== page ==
Leggett and Platt along with a major trade association recently added to the confusion by dropping most of the use of the word foundation. If the object under the mattress gets its support from formed steel in any configuration, it is now a box-spring. L&P supplies ready made coil box springs to almost all of the 600 mattress assemblers and some of the mattress makers.

  • Marshall Coyle Marshall Coyle says:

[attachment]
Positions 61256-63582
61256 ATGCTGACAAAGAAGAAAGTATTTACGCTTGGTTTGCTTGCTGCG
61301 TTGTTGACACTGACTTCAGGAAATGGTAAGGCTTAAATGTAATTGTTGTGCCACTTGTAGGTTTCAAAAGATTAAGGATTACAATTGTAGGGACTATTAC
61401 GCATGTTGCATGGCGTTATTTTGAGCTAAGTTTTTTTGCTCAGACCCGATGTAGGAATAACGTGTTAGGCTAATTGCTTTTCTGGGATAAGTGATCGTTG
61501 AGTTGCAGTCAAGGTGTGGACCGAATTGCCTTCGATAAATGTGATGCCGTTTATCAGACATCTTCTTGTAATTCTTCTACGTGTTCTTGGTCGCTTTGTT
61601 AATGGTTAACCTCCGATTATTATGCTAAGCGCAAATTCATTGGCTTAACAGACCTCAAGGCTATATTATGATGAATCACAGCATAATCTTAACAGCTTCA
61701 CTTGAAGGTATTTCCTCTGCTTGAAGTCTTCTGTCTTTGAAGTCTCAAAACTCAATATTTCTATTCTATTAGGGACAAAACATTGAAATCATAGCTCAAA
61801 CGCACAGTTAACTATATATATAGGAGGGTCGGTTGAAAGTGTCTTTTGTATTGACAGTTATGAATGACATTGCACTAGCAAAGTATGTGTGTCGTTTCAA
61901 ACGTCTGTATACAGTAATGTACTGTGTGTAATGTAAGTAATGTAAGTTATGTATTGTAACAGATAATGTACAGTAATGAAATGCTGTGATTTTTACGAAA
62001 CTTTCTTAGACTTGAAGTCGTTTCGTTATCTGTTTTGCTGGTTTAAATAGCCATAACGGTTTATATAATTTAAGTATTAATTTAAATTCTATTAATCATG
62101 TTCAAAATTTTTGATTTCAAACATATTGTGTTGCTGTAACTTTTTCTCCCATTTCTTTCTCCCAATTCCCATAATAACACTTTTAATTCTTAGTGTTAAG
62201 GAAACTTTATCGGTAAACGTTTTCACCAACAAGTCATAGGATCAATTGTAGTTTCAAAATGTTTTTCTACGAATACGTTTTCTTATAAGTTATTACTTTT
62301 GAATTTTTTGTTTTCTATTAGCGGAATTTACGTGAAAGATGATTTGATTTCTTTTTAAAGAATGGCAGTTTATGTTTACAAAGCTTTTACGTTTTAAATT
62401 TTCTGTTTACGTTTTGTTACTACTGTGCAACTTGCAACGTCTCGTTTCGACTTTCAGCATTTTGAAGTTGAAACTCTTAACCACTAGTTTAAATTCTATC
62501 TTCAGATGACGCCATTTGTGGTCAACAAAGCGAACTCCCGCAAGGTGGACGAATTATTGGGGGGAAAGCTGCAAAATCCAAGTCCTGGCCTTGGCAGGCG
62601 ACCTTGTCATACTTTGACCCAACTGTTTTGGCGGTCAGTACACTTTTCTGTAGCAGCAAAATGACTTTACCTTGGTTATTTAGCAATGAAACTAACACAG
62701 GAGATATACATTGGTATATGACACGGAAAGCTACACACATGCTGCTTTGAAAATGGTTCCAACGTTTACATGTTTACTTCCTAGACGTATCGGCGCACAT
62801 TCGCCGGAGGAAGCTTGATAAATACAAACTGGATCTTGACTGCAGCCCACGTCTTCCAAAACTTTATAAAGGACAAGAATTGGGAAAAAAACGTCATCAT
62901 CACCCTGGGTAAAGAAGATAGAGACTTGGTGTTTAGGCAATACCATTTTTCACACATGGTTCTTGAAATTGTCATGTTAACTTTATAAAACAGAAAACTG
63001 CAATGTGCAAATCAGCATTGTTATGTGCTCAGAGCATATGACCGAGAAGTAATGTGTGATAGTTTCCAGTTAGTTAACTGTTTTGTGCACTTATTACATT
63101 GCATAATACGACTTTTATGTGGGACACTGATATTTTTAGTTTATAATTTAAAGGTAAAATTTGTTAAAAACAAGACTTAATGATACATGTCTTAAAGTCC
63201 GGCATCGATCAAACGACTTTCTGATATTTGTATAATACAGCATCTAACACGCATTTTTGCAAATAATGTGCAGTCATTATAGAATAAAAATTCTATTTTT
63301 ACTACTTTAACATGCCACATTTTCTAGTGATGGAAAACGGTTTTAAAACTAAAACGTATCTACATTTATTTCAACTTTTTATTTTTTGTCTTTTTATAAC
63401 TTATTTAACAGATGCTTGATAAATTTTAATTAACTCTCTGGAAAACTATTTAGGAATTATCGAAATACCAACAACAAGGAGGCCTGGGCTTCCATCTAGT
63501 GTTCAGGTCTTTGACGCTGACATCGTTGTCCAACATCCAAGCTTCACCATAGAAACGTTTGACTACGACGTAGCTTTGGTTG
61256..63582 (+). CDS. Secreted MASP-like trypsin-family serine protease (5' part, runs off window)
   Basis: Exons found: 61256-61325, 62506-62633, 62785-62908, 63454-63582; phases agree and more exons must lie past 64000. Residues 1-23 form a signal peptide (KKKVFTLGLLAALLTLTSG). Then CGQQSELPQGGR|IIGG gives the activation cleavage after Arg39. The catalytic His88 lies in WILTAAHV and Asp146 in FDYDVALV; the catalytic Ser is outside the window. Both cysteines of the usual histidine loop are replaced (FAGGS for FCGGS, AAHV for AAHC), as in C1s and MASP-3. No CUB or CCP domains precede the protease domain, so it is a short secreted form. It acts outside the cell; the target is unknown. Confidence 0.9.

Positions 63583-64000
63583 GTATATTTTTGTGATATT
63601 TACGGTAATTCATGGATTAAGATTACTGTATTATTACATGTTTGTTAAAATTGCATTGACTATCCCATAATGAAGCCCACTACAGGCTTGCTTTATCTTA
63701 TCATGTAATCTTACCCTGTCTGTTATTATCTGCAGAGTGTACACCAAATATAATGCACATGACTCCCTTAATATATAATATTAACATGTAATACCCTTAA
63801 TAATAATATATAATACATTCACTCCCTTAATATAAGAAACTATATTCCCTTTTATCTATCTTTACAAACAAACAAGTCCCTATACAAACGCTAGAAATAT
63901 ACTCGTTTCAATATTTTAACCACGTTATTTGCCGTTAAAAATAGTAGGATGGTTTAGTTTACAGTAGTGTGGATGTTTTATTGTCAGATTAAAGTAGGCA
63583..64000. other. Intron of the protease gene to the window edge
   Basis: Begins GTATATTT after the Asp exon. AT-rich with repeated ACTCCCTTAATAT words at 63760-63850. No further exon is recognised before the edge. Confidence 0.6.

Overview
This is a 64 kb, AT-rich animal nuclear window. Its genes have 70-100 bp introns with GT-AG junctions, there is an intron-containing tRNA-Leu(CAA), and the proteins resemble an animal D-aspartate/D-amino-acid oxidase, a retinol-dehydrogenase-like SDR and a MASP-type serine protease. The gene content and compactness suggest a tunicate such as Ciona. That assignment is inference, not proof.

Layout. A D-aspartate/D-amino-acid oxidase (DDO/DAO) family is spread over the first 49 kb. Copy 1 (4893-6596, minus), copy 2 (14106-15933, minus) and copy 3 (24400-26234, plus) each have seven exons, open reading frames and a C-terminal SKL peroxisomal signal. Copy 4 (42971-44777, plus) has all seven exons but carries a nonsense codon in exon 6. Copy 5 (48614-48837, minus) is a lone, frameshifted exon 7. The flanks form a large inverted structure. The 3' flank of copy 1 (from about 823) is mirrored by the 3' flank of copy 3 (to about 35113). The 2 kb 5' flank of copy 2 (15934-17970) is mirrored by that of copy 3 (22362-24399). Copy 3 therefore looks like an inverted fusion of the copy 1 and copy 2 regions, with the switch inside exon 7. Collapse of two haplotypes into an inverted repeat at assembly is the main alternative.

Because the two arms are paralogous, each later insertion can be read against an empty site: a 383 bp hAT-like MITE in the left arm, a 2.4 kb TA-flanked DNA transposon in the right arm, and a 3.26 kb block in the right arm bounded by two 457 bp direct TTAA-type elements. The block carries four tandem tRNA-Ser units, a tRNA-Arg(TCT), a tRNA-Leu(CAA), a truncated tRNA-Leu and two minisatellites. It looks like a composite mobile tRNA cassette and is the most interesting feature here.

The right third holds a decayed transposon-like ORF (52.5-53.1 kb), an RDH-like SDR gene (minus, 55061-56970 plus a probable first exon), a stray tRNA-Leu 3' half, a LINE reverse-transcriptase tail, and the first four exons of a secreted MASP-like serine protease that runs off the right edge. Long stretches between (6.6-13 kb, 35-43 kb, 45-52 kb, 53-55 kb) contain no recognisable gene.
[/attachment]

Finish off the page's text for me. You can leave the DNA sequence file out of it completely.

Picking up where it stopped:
Peter, I think that the Sleep Science folding platform bed, as that is what it really is, has the potential to be a useful product. It is about twice as costly as the dozens of all steel similar platforms you can see if you visit Amazon or Walmart with a search term, “metal bed spring”. Some of them are now well under $100. All are imported from China. Not always a bad thing, just almost always. I like the ease of assembly on the Sleep Science. I would be more accepting of it if more detail was available on the net. There is a YouTube video of the assembly process. I sat through it several times hoping to see what kind of supports will hold up the very thin looking plywood. Cheap foundations, the kind that have no formed wire or grid top, only wood and cardboard inside, are all something to avoid. This new-ish import, if made well, could be used on any one sided mattress, not just memory foam. Slatted foundations are subject to the slats having no more than 2.5″ of airspace between them when supporting an innerspring mattress.